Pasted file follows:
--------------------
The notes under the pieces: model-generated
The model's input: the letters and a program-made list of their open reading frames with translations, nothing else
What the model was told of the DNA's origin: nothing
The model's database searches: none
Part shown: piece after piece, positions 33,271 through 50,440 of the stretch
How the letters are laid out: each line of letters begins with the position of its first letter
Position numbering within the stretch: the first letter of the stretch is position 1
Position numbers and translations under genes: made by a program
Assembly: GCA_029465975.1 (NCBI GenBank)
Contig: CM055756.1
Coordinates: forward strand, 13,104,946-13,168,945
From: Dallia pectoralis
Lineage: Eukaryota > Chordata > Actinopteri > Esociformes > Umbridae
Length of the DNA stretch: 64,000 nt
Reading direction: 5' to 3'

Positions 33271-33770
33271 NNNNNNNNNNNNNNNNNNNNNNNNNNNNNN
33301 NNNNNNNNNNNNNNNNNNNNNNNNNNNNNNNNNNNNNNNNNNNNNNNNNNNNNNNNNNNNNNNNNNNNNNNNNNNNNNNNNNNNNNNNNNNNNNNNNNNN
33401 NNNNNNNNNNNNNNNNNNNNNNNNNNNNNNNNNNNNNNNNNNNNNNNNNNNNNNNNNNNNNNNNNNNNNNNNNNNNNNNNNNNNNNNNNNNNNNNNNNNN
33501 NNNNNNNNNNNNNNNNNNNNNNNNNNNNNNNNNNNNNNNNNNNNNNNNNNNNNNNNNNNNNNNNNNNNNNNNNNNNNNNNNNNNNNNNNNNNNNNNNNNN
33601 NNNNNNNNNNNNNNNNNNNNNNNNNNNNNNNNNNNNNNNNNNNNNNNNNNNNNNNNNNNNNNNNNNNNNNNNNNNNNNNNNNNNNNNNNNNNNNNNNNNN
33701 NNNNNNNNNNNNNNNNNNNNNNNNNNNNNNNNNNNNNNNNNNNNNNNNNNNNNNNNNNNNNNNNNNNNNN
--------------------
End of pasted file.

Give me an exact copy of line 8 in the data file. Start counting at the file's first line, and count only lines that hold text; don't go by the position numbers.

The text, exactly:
Position numbers and translations under genes: made by a program